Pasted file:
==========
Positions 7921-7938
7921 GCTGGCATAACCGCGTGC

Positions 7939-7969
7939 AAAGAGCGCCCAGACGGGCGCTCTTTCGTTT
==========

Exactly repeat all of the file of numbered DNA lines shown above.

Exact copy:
Positions 7921-7938
7921 GCTGGCATAACCGCGTGC

Positions 7939-7969
7939 AAAGAGCGCCCAGACGGGCGCTCTTTCGTTT